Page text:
Is the Name of Elohim lost to antiquity only to be speculated among men? A discourse – part I.

Ancient Hebrews in Biblical Hebrew language referred to “God” as “Elohim”, which is a plural noun. The singular for “Elohim” is “Eloah”. The often encountered term “El” in the Bible is a contraction for “Elohim”. The term “Elohim” or “God” denotes a supreme divine being or in some cases rulers or judges who represent Elohim in their capacity of carrying out the mandate of Elohim. As such, the term “Elohim” or “God” is not a personal name of Elohim but merely a designation that denotes the position of the One with Power.

In fact Elohim did reveal His Name to us in the Old Testament. In the Masoretic texts Elohim’s Name in Hebrew script is written  in four Hebrew consonants (tetragrammaton):  יהוה  (Hebrew is written from right to left, transliterated to English Yod-Hey-Waw-Hey). Ancient Hebrew was written in abjad system in which the alphabets were all consonants and there was no alphabet or marking to represent vowels.  Therefore, it was up to the readers to mentally supply the appropriate vowels as they read the text. Later, when the Jewish scribes invented the diacritic pointing system to represent the vowels they followed the tradition of not vocalizing the Name of Elohim and therefore they substituted the vowels for “Adonai” into the four-letter consonants that represented the Name of Elohim.

When transliterated into Roman alphabet the tetragrammaton is transcribed as YHWH. However, modern Hebrew speakers vocalize the Waw consonant as Vav with a fricative V sound. Therefore, the tetragrammaton sometime also is transcribed as YHVH.  Here in my discourse I will use Waw instead of Vav for the tetragrammaton.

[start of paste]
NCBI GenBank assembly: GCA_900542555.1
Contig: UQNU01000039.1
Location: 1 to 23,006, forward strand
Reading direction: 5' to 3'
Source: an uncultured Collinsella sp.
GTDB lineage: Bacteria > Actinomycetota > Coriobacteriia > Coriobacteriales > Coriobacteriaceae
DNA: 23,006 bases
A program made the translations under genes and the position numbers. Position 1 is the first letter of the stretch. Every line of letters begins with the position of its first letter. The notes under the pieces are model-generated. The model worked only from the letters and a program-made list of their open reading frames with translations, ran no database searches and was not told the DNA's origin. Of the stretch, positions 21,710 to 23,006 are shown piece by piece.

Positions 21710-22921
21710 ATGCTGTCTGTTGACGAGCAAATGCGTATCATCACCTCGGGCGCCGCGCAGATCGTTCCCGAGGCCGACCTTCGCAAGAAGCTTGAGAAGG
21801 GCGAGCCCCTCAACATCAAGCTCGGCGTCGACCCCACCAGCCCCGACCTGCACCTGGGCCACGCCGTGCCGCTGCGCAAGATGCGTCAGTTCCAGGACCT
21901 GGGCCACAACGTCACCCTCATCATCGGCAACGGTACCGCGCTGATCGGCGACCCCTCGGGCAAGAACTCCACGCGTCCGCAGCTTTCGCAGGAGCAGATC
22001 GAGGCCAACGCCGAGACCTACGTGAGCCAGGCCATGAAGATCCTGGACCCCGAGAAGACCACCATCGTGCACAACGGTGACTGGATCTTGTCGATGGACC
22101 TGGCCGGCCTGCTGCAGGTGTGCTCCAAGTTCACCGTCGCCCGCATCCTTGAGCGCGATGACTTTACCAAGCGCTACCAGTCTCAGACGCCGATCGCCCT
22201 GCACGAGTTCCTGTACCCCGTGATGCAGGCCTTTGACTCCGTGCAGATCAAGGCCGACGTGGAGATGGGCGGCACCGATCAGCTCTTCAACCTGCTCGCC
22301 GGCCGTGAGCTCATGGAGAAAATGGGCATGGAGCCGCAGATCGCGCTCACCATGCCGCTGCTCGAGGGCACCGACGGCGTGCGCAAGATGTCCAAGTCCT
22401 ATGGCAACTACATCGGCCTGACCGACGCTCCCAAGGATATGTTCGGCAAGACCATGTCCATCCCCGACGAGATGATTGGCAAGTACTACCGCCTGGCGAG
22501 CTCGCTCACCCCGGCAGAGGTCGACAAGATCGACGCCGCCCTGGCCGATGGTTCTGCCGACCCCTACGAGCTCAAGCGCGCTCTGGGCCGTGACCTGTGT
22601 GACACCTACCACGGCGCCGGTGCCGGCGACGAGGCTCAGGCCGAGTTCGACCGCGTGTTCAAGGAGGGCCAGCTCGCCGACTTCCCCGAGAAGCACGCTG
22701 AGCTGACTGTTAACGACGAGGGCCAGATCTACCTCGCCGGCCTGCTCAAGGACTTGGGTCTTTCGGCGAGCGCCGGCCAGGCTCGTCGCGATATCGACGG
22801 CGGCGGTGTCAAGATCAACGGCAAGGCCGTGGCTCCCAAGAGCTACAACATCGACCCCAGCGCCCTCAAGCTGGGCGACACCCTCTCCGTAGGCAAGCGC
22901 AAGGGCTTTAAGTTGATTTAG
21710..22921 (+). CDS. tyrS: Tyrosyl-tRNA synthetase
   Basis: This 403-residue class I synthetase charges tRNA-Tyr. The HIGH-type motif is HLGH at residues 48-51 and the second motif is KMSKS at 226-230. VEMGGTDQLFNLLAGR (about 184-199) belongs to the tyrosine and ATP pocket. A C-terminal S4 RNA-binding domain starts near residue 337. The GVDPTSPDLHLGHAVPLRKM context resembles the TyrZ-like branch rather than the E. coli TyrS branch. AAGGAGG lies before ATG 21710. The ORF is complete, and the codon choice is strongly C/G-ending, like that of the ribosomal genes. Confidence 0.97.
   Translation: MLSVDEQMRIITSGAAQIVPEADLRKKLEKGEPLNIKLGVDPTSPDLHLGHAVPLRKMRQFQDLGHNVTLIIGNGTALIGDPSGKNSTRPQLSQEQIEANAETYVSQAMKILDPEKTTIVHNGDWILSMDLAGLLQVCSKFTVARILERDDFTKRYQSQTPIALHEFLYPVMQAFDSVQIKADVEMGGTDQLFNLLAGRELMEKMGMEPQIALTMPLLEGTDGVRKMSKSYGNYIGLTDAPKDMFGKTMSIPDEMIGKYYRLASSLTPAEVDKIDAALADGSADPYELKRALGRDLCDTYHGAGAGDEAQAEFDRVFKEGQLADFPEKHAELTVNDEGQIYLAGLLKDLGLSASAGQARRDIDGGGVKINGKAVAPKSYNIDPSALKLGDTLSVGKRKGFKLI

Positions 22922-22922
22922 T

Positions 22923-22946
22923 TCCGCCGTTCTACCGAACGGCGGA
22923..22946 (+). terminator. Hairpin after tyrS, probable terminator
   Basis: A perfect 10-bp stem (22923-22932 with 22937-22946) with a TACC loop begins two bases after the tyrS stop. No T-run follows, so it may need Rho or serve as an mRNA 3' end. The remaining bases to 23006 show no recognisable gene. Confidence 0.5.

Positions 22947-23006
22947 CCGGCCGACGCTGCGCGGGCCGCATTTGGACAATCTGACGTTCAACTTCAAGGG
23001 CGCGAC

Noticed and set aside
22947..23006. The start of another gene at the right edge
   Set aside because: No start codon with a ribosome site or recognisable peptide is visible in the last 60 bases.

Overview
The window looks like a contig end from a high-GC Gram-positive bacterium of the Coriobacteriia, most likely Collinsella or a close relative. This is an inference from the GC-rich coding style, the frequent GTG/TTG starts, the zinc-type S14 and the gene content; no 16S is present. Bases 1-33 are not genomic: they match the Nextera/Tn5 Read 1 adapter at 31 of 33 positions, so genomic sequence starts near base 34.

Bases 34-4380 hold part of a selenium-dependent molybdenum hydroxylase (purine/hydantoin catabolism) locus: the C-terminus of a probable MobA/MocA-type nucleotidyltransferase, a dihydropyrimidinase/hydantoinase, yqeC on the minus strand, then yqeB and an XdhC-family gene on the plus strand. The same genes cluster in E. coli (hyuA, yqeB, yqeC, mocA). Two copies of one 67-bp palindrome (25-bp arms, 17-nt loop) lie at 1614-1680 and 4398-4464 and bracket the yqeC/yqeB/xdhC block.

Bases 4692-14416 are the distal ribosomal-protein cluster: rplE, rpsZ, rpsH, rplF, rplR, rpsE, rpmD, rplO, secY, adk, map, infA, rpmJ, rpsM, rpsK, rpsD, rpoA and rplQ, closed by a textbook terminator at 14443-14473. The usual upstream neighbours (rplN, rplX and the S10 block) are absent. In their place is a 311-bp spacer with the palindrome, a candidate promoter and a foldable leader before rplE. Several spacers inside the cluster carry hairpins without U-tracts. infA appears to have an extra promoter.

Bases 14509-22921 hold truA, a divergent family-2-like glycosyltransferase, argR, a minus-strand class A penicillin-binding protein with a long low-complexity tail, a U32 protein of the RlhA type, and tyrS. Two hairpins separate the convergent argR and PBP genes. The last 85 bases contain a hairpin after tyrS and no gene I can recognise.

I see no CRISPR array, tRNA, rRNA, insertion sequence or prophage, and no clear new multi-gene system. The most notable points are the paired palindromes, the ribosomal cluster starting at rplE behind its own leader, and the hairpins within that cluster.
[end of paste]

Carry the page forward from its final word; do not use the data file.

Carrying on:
The question now is: how do we pronounce the tetragrammaton to correctly call upon the Name of the Judeo-Christian Elohim?

As we have seen, some Bible publications use “Jehovah” and some use “Yahweh” while majority of them simply use the word “LORD” in place of Elohim’s Name. Is there a way to determine whose rationale is correct and whose could be ruled out as error?

Fortunately there is. This is because of the way ancient Hebrew culture came about to naming a child and the way the grammar system worked in Biblical Hebrew. Any theory that defies the tradition of ancient Hebrew culture and Biblical Hebrew’s grammatical structure can therefore be confidently ruled out and dismissed as error. What’s left would be those that conform to the cultural practice and adhere to the rule of grammar. These can eventually be narrowed down to just a few choices that leads to either one or the other.

In this article I will discuss my finding of fact to determine the proper pronunciation of the Name of Elohim given by the  tetragrammaton as contained in the Hebrew Bible. I will make my analysis based on the ancient Hebrew culture of naming a person and to reach into the Biblical Hebrew grammar to weed out false interpretation or false rationale and at the same time to find the most possible correct way of vocalizing and pronouncing the Name of Elohim.

Stay tuned for more on this topic.

[updated 10/17/2013: the singular for Elohim is “eloah“and not “Eloha” as the vowel point under the letter hey (h) is a furtive patachh and not a regular patachh. Error regreted.]

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